For three and a half years after its launch in 2009, the Kepler space telescope remained fixed on the same 150 000 stars in a 115-square-degree patch of sky. Software would sift through the data sent to Earth and identify probable exoplanets by flagging periodic dips in stellar brightness caused by the planets crossing in front of their suns.
But in 2013 the second of the spacecraft’s four stabilizing reaction wheels failed. To keep the mission going, the Kepler team was forced to reorient the telescope. During the 2014–18 K2 mission, Kepler surveyed different target regions along the ecliptic for about 80 days each, all while repositioning itself multiple times daily to counteract the push from the Sun’s radiation pressure. The result was a trove of noisy data that inevitably would contain planet-caused brightness dips, but they were impossible to parse with the algorithms that had been developed for the original mission.
Now Jon Zink of UCLA and his colleagues have put their newly developed planet-identifying software to the test and analyzed more than 220 000 stars that caught the gaze of Kepler during K2. The resulting sample of planet candidates, about half of which had not been identified in previous studies, should enable researchers to do statistical analyses on K2 data rather than just manually sift through stellar brightness curves for individual planets.
The researchers’ planetary detection software first removes known sources of systematic noise, particularly from the repositioning of the telescope that occurred every six hours. Another algorithm looks for and eliminates periodic signals that are not caused by planets, such as brightness changes from stellar variability. Then the software searches the cleaned-up light curves for pronounced brightness dips that resemble planetary transits. It found 140 000.
A series of steps to vet those signals—including looking for evidence that the signal was from instrument error or that the transiting body was a star rather than a planet—eliminated most of those detections from consideration. Once the software package identifies a planetary candidate, it pulls the host star’s properties, acquired by the star-mapping Gaia spacecraft, to determine planetary radius and other parameters.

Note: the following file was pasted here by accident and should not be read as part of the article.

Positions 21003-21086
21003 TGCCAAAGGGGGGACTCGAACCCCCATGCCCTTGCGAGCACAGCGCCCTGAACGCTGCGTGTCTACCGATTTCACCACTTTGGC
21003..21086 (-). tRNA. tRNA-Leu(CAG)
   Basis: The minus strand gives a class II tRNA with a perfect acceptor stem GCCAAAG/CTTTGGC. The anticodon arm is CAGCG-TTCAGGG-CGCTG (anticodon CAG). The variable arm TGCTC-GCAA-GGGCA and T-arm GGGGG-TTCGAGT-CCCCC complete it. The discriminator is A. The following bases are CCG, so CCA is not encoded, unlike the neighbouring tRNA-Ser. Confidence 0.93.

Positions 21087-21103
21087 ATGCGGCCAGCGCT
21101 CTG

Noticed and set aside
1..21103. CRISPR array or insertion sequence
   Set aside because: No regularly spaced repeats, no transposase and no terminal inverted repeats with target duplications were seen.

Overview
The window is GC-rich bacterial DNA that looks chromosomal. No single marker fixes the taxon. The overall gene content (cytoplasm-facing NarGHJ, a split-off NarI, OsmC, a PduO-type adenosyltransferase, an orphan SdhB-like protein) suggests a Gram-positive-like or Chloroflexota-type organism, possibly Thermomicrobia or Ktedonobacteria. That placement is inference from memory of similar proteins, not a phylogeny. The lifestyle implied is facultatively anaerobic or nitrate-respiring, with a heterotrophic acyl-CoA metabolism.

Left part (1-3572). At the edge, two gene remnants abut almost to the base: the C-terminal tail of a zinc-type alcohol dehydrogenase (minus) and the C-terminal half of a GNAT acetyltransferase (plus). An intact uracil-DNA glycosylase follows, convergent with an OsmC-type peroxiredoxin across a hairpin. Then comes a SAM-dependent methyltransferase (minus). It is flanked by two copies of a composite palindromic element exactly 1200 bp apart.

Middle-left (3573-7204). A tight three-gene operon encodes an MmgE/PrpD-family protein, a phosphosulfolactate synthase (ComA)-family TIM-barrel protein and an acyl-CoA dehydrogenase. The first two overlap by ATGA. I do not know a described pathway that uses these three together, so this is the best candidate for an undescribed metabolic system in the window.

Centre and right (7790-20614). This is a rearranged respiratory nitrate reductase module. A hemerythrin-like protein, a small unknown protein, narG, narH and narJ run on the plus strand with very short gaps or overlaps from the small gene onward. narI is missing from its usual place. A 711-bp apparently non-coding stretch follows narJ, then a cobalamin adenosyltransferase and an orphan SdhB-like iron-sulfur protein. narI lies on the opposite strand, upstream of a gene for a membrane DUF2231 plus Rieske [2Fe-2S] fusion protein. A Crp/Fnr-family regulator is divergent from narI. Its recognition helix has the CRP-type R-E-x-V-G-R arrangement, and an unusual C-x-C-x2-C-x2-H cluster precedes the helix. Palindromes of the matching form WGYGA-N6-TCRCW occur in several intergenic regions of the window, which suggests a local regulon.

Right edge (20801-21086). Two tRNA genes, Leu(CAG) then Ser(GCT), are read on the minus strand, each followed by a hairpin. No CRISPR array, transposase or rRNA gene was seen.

The researchers ran several tests to determine the effectiveness of their planet-hunting software. They mapped out the completeness of the sample for planets of various sizes and orbital periods by injecting artificial planetary transit signals into the raw data. They also calculated an approximate false-positive rate by inverting the light curves, making real planetary transits appear as brightening, rather than dimming, events. Based on the rate the software wrongly flagged those curves, the researchers estimate that 91% of the planetary candidates are true astrophysical signals.
The automated process identified 747 probable planets in the K2 data. If confirmed with observations by other telescopes, some of those exoworlds could prove to be valuable case studies for understanding planetary formation and evolution. But the researchers’ focus is less on individual planets than on the statistical power of their sample. A primary goal of the original Kepler mission was to identify the abundance in the galaxy of various kinds of planets, particularly ones that resemble Earth. With a sample of planets acquired through a vetted automated process, researchers can now perform the same kinds of statistical studies with K2 that they did on the original Kepler data set. That’s exactly what Zink and colleagues plan to do in an upcoming paper. Such demographic studies should complement those based on Kepler’s original field of view. The K2 stars span a larger range of galactic latitudes and include far more red dwarfs, which astronomers suspect may be capable of hosting Earth-like planets. (J. K. Zink et al., Astron. J., in press, https://arxiv.org/abs/2109.0267.)